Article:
A never-ending application

Schools need to be more understanding of seniors during college application season Photo Caption:

It is vital for HHS to support seniors during the stressful college application season. (Illustration by Lia Klebanov)

As a generation of procrastinators, we are often told how many of our problems can become stress-free if we are proactive. Normally, I would not disagree, but when it comes to college applications, they may not be right.                                                                          

College application season is filled with writing essays on top of keeping up with schoolwork, which is exhausting. Working on these applications the summer before senior year is a good solution to the problem, but is not always feasible. As adolescents, we are constantly changing and having new life experiences that affect the way we see the world.

I am not the same person now as I was in July. During the previous summer, I traveled to visit my family in Israel and immersed myself in a diverse culture, which changed my perspective on my future career path. Before, I was interested solely in the humanities, but observing aquatic organisms, such as jellyfish, in the Mediterranean Sea sparked an interest in biology as well. Many vacation adventures were embedded in my essays and added twists to my overall life story. 

Additionally, students should not be burdened by college applications, as the break was an important time for me to regenerate my “battery.” Having just finished junior year – one of the hardest times in high school – spending time with friends and going to the beach were the perfect remedies for my post-stress fever. Designating small periods of time to certain applications while making sure there is ample unwinding time, seniors can reflect on previous years and write impactful stories with mature perspectives. Consequently, this will prevent burnout and ensure students have an easier time managing their stress during the school year.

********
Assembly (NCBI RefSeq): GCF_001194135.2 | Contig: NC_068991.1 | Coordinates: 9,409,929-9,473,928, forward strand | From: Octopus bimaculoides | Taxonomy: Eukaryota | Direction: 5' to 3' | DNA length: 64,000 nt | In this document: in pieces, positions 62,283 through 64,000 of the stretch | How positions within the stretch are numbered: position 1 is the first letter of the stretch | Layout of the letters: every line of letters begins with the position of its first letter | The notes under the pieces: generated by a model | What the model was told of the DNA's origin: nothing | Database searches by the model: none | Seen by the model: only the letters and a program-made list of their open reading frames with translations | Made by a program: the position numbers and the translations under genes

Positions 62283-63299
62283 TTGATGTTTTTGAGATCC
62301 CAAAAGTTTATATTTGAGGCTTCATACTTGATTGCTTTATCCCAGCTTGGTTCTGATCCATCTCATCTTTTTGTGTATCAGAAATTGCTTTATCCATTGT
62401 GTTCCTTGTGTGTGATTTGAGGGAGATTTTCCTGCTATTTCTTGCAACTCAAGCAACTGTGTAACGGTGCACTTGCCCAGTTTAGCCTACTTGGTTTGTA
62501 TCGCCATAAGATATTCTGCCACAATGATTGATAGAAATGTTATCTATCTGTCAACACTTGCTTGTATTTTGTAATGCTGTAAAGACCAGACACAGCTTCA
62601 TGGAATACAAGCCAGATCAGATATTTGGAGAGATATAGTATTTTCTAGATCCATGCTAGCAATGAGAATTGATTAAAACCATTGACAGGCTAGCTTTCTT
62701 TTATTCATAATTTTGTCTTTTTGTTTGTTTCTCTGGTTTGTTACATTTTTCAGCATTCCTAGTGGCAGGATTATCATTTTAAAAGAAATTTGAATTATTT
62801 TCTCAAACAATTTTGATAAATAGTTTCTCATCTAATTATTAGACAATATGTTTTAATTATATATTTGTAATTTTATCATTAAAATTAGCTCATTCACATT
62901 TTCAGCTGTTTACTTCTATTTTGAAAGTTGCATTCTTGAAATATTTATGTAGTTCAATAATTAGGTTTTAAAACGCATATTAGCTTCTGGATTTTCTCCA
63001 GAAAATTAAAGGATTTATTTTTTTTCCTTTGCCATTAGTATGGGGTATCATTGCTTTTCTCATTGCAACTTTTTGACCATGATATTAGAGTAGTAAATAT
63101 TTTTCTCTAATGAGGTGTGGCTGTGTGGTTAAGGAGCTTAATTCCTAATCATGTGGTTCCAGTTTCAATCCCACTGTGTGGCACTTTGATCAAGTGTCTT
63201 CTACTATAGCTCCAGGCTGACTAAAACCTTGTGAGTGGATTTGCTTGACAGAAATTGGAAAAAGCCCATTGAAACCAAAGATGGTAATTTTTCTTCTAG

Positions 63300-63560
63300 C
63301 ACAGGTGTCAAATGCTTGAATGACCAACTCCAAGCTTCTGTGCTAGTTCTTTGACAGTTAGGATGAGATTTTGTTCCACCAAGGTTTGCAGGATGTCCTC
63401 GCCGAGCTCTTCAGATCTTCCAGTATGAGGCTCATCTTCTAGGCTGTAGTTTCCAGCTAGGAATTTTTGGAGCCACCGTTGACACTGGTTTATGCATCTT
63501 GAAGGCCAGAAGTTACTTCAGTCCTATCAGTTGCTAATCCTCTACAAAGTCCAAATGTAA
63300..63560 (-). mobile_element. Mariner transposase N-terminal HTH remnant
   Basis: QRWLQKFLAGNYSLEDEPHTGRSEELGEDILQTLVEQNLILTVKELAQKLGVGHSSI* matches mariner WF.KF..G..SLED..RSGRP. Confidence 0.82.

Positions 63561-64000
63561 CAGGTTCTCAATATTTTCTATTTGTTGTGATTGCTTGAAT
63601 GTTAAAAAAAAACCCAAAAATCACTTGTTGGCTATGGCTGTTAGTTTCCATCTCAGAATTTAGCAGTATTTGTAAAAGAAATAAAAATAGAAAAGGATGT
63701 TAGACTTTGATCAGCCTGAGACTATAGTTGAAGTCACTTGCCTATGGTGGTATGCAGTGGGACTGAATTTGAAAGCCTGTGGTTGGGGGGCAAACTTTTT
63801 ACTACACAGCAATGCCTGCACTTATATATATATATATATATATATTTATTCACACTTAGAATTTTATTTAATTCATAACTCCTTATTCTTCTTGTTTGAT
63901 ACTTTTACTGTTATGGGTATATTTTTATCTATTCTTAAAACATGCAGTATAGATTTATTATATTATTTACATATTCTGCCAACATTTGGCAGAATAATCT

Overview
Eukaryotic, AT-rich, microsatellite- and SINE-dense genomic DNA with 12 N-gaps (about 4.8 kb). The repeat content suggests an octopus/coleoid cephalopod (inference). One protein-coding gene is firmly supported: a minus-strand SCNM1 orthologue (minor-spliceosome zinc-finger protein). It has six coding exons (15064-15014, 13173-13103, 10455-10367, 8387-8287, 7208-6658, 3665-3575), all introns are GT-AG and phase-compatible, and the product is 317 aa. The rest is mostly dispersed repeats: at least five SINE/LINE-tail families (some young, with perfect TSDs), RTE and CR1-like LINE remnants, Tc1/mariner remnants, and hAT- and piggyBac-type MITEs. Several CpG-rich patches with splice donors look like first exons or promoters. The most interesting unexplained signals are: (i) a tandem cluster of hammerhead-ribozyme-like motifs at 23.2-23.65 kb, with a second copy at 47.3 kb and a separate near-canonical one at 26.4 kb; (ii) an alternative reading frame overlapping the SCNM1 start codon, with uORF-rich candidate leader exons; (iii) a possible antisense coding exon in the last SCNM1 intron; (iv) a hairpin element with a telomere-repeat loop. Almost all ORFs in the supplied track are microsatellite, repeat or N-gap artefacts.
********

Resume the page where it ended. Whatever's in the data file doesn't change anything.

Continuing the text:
In order to prepare for independence, having a summer job is an influential life experience that allows students to save money for college while learning important life lessons. The U.S. labor force grew by 12.9% in 2022 from the months of April to July largely due to high schoolers becoming employed, according to the U.S. Department of Labor. With only 24 hours in a day and being on a strict working schedule, the opportunity to focus on other tasks during summer is limited. 

Having approximately two and a half months before Early Action deadlines and around three months until California public school deadlines, a majority of the work needs to be completed during the school year. 

Teachers should be lenient in their deadlines leading up to final submission dates and approach students who are truly struggling during the first semester of senior year. No student should have three tests and five assignments all due at the moment their future is being decided and having trusted adults that are rooting for our success can make a large difference. Feeling supported during this hectic process is the motivation for us, seniors, to press the submit button and start our adulthood journeys.